Steinem, who on Wednesday wore all-black with a Navajo concha belt around her hips (the activist has previously said she frequently wears “something that has a resonance from the past before the patriarchy came along”), partnered with Leibovitz on the new exhibition and has spoken to audiences in a series of “Women for Women” talking circles about subjects ranging from sexual violence against women in Mexico City to gender imbalances in Silicon Valley.
The 200 women at Bayview on Wednesday looked to Steinem for answers about the election. What are women to do with Trump in office and a Republican-led Congress that doesn’t support women’s issues? How do we bring men who care about these issues to the table? How do women move forward and grow stronger together?
“You can donate to Planned Parenthood in the name of Mike Pence so he gets to know how much he has strengthened the organization,” said Steinem, unflappable as ever, to laughs.
She told the audience to trust their own instincts; to have empathy for one another; to not demonize the 53 percent of (white) women who voted for Trump.
“There’s a voice inside all of us that says we are all human beings. We are linked, we are not ranked. That’s why these circles are so important,” she said.
She applauded the women (and men) who have protested President-elect Trump in cities across the country, noting that Poland was recently considering banning abortion, which is already illegal in the country except in cases of rape, incest, or irreparable damage to a fetus—until 6 million women protested the ban.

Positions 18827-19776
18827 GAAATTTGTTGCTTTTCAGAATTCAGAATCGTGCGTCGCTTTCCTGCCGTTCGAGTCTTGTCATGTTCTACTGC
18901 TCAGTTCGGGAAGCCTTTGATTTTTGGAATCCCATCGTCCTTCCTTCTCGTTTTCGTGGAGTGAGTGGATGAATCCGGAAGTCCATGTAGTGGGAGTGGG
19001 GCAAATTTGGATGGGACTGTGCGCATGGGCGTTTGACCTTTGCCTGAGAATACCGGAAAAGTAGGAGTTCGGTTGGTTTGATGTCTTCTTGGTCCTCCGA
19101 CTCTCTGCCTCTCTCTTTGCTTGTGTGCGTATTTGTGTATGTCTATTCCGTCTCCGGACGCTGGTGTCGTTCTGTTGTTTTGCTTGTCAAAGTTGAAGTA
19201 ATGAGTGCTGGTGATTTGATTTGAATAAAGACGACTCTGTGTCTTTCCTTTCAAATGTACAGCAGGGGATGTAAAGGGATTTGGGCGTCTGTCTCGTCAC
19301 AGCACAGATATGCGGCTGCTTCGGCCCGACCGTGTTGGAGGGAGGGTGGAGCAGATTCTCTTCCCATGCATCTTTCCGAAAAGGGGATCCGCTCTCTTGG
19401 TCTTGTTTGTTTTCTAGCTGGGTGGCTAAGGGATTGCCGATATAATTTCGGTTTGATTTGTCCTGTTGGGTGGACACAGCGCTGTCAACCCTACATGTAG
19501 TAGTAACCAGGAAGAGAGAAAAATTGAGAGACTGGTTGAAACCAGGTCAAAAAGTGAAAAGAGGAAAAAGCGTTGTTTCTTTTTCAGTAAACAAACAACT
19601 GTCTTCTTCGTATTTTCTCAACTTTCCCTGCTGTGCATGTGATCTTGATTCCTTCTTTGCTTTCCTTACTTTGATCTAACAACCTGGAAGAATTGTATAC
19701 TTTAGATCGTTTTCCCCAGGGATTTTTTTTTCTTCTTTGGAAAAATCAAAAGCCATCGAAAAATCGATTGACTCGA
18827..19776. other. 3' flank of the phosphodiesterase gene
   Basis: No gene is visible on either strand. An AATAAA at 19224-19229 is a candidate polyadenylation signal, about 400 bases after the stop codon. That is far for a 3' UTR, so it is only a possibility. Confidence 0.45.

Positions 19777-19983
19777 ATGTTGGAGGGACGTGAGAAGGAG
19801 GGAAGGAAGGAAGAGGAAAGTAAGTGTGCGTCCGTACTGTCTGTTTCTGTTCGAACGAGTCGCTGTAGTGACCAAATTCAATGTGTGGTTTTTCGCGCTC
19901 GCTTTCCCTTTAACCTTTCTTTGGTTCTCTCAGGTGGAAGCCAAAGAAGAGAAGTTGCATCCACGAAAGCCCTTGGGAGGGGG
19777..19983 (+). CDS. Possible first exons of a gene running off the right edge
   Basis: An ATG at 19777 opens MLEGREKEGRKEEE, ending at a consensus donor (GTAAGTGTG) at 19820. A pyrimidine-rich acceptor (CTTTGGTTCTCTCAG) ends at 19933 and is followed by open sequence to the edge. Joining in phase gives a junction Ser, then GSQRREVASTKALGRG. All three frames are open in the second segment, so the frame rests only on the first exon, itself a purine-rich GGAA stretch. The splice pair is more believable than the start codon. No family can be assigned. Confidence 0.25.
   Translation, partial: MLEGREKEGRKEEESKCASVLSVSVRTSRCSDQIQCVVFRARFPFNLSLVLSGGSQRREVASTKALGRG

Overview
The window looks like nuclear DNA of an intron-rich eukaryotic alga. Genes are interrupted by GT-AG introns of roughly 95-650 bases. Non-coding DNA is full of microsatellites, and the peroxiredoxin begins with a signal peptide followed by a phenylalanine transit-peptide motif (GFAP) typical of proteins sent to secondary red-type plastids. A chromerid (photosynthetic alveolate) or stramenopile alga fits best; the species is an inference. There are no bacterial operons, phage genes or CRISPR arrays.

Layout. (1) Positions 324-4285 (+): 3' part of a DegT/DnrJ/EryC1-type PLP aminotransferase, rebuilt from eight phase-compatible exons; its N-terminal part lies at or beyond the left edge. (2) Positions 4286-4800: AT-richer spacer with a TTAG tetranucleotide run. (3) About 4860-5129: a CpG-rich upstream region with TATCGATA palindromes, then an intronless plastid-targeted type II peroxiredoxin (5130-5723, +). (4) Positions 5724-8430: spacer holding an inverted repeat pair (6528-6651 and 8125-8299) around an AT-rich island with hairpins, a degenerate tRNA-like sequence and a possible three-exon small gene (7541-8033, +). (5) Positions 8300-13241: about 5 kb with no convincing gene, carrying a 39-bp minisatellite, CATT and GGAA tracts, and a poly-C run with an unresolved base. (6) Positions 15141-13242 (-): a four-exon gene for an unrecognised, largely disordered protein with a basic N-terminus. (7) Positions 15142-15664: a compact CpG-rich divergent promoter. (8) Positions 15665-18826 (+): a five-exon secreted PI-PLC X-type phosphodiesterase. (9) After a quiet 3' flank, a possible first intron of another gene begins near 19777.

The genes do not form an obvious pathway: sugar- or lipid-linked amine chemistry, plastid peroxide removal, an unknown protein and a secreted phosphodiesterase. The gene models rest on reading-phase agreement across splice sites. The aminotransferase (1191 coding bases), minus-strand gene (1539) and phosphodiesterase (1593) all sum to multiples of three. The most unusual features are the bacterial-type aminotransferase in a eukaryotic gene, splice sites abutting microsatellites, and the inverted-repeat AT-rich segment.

“We have all the powers we had [before Trump was elected] of lobbying and pressuring and making clear that the political consequences are great,” Steinem told the audience. “We may look up and feel powerless and think there’s nothing we can do, but it’s not true. There are things we can do at each level. And there’s always civil disobedience. Trump is not my president.”
It’s become familiar slogan since the election—chanted by protesters and hashtagged on Instagram—and now championed by Steinem, whose matter-of-fact, “hell no” delivery galvanized the crowd at Bayview.
“I don’t think we’re going to hear ‘post-feminism’ in a hurry now. We're not going to hear ‘post-racism’ in a hurry now. The truth has revealed itself. A third of this country is still in backlash against the fact that Hillary Clinton won the popular vote. Every single issue that we care about has majority support in every public opinion poll.